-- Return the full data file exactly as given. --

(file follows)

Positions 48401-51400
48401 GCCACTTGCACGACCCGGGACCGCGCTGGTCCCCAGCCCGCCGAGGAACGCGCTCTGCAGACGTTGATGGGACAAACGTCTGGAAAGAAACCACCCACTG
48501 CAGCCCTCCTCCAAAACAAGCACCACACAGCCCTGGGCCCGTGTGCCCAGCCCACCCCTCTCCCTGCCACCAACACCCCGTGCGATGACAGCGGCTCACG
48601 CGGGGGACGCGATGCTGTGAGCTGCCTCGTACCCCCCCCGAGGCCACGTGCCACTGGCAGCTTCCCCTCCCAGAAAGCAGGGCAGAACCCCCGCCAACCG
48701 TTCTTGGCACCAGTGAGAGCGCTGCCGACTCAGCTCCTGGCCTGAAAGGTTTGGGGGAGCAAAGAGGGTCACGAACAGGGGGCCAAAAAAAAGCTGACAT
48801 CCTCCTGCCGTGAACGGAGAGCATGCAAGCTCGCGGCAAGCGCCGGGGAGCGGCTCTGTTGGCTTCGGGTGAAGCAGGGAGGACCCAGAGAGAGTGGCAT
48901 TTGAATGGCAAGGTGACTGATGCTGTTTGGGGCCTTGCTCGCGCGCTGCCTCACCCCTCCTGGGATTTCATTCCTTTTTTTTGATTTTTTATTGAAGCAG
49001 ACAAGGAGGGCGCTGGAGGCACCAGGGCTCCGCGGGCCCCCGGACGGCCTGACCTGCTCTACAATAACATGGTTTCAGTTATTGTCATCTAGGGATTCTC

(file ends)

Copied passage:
Positions 48401-51400
48401 GCCACTTGCACGACCCGGGACCGCGCTGGTCCCCAGCCCGCCGAGGAACGCGCTCTGCAGACGTTGATGGGACAAACGTCTGGAAAGAAACCACCCACTG
48501 CAGCCCTCCTCCAAAACAAGCACCACACAGCCCTGGGCCCGTGTGCCCAGCCCACCCCTCTCCCTGCCACCAACACCCCGTGCGATGACAGCGGCTCACG
48601 CGGGGGACGCGATGCTGTGAGCTGCCTCGTACCCCCCCCGAGGCCACGTGCCACTGGCAGCTTCCCCTCCCAGAAAGCAGGGCAGAACCCCCGCCAACCG
48701 TTCTTGGCACCAGTGAGAGCGCTGCCGACTCAGCTCCTGGCCTGAAAGGTTTGGGGGAGCAAAGAGGGTCACGAACAGGGGGCCAAAAAAAAGCTGACAT
48801 CCTCCTGCCGTGAACGGAGAGCATGCAAGCTCGCGGCAAGCGCCGGGGAGCGGCTCTGTTGGCTTCGGGTGAAGCAGGGAGGACCCAGAGAGAGTGGCAT
48901 TTGAATGGCAAGGTGACTGATGCTGTTTGGGGCCTTGCTCGCGCGCTGCCTCACCCCTCCTGGGATTTCATTCCTTTTTTTTGATTTTTTATTGAAGCAG
49001 ACAAGGAGGGCGCTGGAGGCACCAGGGCTCCGCGGGCCCCCGGACGGCCTGACCTGCTCTACAATAACATGGTTTCAGTTATTGTCATCTAGGGATTCTC